Why did the Czech Republic and Slovakia separate countries

Why the ČSSR disintegrated

Formally, Czechoslovakia had been a federation since 1969, made up of two republics with extensive autonomy. On the symbolic level, the government did a lot to emphasize the equality of the two nations. Half of the television news was read out in Czech and half in Slovak. However, the Slovaks were not granted any real self-determination, autonomy was only on paper, in truth the country was ruled centrally from Prague, by the all-powerful Communist Party of Czechoslovakia. It has always been like this: Even in the First Republic before the Second World War, the numerically and economically superior Czechs de facto had the say in the common state.

No people in the world will be satisfied with just a federation; every people wants its own state. While the Czechs identified with Czechoslovakia as their nation-state as early as 1918, in Slovakia it was always understood as a union of two nation-states.

Jan Rychlík, Institute for Czech History, Charles University in Prague

The prejudices lived far and wide

The equality proclaimed during socialism did not change this situation much. In both peoples, mutual prejudices lived on beneath the beautiful surface. Otto-Normaltscheche was firmly convinced that "his" tax millions end up in the allegedly backward Slovakia. Conversely, every taxi driver in Bratislava swore that the Czechs would build a stylish subway in Prague with Slovak taxpayers' money. Many Slovaks found their fellow Czech citizens arrogant, as people who acted as missionaries who would have brought civilization and culture to the somewhat less developed Slovakia. The Czechs, on the other hand, found it difficult to come to terms with the supposed ingratitude of their Slovak brothers. Historical facts from the Second World War, when Slovakia became a vassal state of Hitler's Germany while Hitler's so-called "remaining Czech Republic" was occupied, had a long-lasting effect.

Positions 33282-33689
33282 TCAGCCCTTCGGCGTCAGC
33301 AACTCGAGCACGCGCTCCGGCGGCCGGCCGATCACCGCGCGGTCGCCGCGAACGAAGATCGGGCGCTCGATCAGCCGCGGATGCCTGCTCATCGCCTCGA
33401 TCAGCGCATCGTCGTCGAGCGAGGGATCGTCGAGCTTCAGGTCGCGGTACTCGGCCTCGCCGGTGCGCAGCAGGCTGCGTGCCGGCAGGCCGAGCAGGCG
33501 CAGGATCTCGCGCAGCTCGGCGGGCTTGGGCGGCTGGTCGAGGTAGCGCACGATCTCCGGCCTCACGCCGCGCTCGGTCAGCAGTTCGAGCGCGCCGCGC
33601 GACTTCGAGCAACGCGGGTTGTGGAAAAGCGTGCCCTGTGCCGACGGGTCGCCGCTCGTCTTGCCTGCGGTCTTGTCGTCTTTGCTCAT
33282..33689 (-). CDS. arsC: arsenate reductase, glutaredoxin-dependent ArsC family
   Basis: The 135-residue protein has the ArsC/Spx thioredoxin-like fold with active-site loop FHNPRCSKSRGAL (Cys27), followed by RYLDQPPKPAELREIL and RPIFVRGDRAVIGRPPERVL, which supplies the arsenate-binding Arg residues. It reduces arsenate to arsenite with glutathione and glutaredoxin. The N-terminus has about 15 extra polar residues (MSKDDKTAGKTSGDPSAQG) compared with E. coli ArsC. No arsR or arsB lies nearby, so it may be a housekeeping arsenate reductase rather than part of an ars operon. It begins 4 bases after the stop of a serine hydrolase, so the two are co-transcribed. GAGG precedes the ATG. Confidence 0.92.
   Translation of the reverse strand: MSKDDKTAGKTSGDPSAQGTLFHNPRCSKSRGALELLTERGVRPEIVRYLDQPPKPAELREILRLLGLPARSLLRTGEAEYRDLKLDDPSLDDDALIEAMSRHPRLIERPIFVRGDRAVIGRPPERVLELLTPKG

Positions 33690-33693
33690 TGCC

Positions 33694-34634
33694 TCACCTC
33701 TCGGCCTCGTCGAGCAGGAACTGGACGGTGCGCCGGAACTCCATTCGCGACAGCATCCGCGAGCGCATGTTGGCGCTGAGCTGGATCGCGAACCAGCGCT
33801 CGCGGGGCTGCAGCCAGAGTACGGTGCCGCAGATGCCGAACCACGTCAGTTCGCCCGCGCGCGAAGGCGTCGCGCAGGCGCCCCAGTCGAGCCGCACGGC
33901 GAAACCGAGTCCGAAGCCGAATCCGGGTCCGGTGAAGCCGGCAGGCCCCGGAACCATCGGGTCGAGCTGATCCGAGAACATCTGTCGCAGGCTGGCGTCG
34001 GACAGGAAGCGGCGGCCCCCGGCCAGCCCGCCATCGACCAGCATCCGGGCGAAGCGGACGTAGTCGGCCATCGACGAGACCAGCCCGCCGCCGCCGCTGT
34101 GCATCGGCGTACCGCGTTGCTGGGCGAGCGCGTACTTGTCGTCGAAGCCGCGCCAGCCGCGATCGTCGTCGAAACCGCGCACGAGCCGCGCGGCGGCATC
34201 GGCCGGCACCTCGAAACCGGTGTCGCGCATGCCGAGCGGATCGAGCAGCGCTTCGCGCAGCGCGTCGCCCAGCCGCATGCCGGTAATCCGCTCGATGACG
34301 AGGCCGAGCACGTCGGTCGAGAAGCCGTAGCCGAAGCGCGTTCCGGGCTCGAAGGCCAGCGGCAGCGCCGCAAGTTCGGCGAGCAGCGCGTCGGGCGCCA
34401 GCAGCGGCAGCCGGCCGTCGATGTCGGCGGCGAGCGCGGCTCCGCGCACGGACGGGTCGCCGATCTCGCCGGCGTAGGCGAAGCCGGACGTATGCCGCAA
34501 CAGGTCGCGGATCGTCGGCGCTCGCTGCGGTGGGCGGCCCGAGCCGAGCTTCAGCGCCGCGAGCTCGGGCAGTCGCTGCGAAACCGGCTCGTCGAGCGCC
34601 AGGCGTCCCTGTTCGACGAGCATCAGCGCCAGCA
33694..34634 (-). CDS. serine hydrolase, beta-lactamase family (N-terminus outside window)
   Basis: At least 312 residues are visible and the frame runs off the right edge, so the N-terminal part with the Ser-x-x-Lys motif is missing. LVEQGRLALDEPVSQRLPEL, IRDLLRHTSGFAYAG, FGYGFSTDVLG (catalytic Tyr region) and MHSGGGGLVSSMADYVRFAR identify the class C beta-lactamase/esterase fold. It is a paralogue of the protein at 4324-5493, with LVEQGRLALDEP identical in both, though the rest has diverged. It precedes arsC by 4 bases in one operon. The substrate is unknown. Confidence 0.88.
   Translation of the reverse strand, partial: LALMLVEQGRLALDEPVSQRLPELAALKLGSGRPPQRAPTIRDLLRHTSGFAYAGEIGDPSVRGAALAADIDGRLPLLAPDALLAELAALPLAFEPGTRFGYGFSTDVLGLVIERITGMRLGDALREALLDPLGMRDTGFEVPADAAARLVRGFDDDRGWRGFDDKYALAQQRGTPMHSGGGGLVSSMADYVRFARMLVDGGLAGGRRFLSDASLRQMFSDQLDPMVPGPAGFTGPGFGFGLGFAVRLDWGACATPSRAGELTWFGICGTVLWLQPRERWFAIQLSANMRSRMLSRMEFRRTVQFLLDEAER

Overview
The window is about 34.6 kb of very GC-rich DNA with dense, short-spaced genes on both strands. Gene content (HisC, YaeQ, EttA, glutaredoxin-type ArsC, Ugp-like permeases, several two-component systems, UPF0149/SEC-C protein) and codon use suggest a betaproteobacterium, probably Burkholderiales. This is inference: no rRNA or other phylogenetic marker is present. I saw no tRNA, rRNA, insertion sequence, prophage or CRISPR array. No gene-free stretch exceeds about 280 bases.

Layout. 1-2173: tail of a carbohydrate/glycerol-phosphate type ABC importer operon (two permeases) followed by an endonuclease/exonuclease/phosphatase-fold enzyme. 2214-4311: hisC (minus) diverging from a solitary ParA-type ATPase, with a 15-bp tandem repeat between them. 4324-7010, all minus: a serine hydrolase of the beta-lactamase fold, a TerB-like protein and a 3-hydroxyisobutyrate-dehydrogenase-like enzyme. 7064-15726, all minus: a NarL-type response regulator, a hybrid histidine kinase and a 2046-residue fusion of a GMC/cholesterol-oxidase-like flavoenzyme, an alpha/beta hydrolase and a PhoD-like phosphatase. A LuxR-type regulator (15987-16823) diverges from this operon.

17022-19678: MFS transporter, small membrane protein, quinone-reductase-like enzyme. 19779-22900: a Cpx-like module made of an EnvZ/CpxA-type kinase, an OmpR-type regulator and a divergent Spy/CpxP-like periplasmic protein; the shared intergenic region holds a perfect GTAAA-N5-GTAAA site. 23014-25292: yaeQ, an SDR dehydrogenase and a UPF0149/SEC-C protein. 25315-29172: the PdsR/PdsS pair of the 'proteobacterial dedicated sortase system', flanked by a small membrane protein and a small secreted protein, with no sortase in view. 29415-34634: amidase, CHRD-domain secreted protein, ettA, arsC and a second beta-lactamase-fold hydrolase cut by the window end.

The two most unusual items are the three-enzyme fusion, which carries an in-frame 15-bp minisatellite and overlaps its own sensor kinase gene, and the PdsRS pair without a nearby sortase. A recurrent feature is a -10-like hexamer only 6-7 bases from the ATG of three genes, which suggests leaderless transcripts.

Divorce becomes inevitable

The communist dictatorship, in which national aspirations were taboo, acted as it were like a freezer compartment that made national ambitions and animosities invisible without eliminating them. All the more they need to emerge after the Velvet Revolution in 1989. There were also differences between the two parts of the country in terms of mentality, everyday culture and, above all, economic performance. It quickly became apparent that there was no one Czechoslovak society, but two societies that had only lived with each other and, to a certain extent, side by side for decades. And so it happened, as it had to: The two societies began to diverge rapidly after the communist freezer was turned off. A divorce was inevitable in the end.

The actual process of dissolving the federation began as early as 1990 and was systematically advanced.

Vladimír Mečiar, the first freely elected Prime Minister of Slovakia